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Duguid v. Facebook, Inc.

United States Court of Appeals, Ninth Circuit

June 13, 2019

Noah Duguid, individually and on behalf of himself and all others similarly situated, Plaintiff-Appellant,
v.
Facebook, Inc., Defendant-Appellee, and United States of America, Intervenor-Appellee.

          Argued and Submitted March 11, 2019 San Francisco, California

          Appeal from the United States District Court for the Northern District of California, No. 3:15-cv-00985-JST Jon S. Tigar, District Judge, Presiding

          Sergei Lemberg (argued), Lemberg Law LLC, Wilton, Connecticut, for Plaintiff-Appellant.

          Andrew B. Clubok (argued), Susan E. Engel, Samir Deger-Sen, Latham & Watkins LLP, Washington, D.C.; Elizabeth L. Deeley, Latham & Watkins LLP, San Francisco, California; for Defendant-Appellee.

          Lindsey Powell (argued), Michael S. Raab, Mark B. Stern, Attorneys, Appellate Staff, Civil Division; Alex G. Tse, United States Attorney; Joseph H. Hunt, Assistant Attorney General; United States Department of Justice, Washington, D.C.; for Intervenor-Appellee.

          Shay Dvoretzky and Vivek Suri, Jones Day, Washington, D.C.; Steven P. Lehotsky, United States Chamber Litigation Center, Washington, D.C.; for Amicus Curiae Chamber of Commerce of the United States of America.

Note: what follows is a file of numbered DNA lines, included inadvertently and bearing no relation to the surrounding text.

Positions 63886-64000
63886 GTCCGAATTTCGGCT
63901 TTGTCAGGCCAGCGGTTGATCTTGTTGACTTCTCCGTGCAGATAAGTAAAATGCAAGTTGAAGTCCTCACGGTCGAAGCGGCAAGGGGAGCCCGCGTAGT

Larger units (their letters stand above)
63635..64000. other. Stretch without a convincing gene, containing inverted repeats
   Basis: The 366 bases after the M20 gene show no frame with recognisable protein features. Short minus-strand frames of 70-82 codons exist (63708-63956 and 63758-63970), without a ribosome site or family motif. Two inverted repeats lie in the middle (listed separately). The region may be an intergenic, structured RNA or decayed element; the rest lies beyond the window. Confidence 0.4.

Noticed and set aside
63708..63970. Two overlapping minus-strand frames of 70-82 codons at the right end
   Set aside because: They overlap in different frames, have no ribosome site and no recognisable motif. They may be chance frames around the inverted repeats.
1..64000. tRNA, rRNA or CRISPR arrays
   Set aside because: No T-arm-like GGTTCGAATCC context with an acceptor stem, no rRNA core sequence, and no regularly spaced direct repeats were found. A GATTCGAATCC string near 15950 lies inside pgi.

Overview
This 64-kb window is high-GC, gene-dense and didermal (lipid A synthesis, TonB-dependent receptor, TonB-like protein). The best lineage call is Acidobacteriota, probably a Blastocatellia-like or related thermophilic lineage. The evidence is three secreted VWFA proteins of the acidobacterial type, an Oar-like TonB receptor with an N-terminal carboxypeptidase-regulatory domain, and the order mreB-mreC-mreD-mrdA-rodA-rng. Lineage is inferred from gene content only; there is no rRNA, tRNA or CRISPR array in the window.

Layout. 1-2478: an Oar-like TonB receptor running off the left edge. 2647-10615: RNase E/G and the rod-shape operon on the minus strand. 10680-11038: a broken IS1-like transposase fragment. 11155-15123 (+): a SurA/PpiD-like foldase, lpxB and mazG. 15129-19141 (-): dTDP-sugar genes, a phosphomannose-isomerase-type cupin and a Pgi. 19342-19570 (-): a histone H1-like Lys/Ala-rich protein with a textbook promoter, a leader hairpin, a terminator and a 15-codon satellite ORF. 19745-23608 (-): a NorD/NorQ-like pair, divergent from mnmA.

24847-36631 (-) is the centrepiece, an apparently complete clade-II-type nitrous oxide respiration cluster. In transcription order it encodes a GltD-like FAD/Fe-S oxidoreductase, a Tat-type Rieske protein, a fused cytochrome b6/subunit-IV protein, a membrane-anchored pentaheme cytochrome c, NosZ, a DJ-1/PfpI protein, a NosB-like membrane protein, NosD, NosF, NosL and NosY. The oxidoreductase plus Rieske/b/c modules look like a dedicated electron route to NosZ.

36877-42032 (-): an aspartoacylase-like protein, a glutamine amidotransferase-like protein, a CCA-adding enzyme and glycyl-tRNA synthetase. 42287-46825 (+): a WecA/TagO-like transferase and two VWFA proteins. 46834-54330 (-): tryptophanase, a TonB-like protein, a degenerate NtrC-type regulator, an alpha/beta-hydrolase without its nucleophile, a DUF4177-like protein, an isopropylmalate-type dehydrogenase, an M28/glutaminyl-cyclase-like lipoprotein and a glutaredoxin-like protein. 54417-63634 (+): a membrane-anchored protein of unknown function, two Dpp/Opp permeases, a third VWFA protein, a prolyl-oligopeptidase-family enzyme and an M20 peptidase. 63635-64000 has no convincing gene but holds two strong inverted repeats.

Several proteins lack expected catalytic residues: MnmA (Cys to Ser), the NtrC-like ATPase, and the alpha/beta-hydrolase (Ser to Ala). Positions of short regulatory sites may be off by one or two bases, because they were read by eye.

Before: J. Clifford Wallace, Eugene E. Siler, [*] and M. Margaret McKeown, Circuit Judges.

         SUMMARY[**]

         Telephone Consumer Protection Act

         The panel reversed the district court's dismissal for failure to state a claim of an action under the Telephone Consumer Protection Act.

         The panel held that the plaintiff adequately alleged that defendant Facebook, Inc., placed calls using an automated telephone dialing system, defined as "equipment which has the capacity-(1) to store numbers to be called or (2) to produce numbers to be called, using a random or sequential number generator-and to dial such numbers automatically."

         Joining the Fourth Circuit, the panel held that a 2015 amendment to the Act, excepting calls "made solely to collect a debt owed to or guaranteed by the United States," was content-based and incompatible with the First Amendment. The panel severed from the Act this "debt- collection exception" as an unconstitutional restriction on speech.

          OPINION

          McKEOWN, CIRCUIT JUDGE:

         Almost thirty years ago, in the age of fax machines and dial-up internet, Congress took aim at unsolicited robocalls by enacting the Telephone Consumer Protection Act of 1991 ("TCPA"), 47 U.S.C. § 227. In the decades since, the TCPA has weathered the digital revolution with few amendments. With important exceptions, the TCPA forbids calls placed using an automated telephone dialing system ("ATDS"), commonly referred to as an autodialer.

         Noah Duguid claims that Facebook used an ATDS to alert users, as a security precaution, when their account was accessed from an unrecognized device or browser. For unknown reasons, Duguid received the messages despite not being a Facebook customer or user and never consenting to such alerts. His repeated attempts to terminate the alerts were unsuccessful.